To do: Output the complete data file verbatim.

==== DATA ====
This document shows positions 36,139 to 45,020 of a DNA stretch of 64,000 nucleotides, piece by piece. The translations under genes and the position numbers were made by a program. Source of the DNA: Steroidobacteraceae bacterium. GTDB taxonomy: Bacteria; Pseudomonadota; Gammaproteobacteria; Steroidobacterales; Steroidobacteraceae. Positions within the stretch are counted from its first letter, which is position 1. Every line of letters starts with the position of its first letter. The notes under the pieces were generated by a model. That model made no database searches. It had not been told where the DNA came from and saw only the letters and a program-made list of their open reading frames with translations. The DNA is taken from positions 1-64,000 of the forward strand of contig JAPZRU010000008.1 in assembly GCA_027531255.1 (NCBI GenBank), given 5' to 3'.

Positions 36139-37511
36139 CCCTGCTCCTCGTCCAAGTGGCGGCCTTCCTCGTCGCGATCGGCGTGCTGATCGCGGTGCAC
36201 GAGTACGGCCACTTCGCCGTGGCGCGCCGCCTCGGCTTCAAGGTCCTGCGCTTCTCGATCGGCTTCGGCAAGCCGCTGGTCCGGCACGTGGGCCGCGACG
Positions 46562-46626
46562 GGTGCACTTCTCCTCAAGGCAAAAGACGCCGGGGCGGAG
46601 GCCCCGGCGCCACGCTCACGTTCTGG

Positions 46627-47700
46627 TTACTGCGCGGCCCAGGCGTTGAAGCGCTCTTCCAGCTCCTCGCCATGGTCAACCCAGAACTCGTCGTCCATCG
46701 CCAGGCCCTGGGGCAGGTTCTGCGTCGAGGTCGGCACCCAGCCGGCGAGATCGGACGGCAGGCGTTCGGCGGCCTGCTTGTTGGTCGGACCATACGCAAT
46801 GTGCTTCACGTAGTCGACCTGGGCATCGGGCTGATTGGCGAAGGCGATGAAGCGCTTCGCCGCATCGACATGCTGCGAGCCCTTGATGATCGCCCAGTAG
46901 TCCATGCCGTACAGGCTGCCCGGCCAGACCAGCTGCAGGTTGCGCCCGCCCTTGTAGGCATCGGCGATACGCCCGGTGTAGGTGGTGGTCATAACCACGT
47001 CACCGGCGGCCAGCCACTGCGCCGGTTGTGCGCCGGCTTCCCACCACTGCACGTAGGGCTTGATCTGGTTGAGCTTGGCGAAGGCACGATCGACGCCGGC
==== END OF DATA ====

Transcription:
This document shows positions 36,139 to 45,020 of a DNA stretch of 64,000 nucleotides, piece by piece. The translations under genes and the position numbers were made by a program. Source of the DNA: Steroidobacteraceae bacterium. GTDB taxonomy: Bacteria; Pseudomonadota; Gammaproteobacteria; Steroidobacterales; Steroidobacteraceae. Positions within the stretch are counted from its first letter, which is position 1. Every line of letters starts with the position of its first letter. The notes under the pieces were generated by a model. That model made no database searches. It had not been told where the DNA came from and saw only the letters and a program-made list of their open reading frames with translations. The DNA is taken from positions 1-64,000 of the forward strand of contig JAPZRU010000008.1 in assembly GCA_027531255.1 (NCBI GenBank), given 5' to 3'.

Positions 36139-37511
36139 CCCTGCTCCTCGTCCAAGTGGCGGCCTTCCTCGTCGCGATCGGCGTGCTGATCGCGGTGCAC
36201 GAGTACGGCCACTTCGCCGTGGCGCGCCGCCTCGGCTTCAAGGTCCTGCGCTTCTCGATCGGCTTCGGCAAGCCGCTGGTCCGGCACGTGGGCCGCGACG
Positions 46562-46626
46562 GGTGCACTTCTCCTCAAGGCAAAAGACGCCGGGGCGGAG
46601 GCCCCGGCGCCACGCTCACGTTCTGG

Positions 46627-47700
46627 TTACTGCGCGGCCCAGGCGTTGAAGCGCTCTTCCAGCTCCTCGCCATGGTCAACCCAGAACTCGTCGTCCATCG
46701 CCAGGCCCTGGGGCAGGTTCTGCGTCGAGGTCGGCACCCAGCCGGCGAGATCGGACGGCAGGCGTTCGGCGGCCTGCTTGTTGGTCGGACCATACGCAAT
46801 GTGCTTCACGTAGTCGACCTGGGCATCGGGCTGATTGGCGAAGGCGATGAAGCGCTTCGCCGCATCGACATGCTGCGAGCCCTTGATGATCGCCCAGTAG
46901 TCCATGCCGTACAGGCTGCCCGGCCAGACCAGCTGCAGGTTGCGCCCGCCCTTGTAGGCATCGGCGATACGCCCGGTGTAGGTGGTGGTCATAACCACGT
47001 CACCGGCGGCCAGCCACTGCGCCGGTTGTGCGCCGGCTTCCCACCACTGCACGTAGGGCTTGATCTGGTTGAGCTTGGCGAAGGCACGATCGACGCCGGC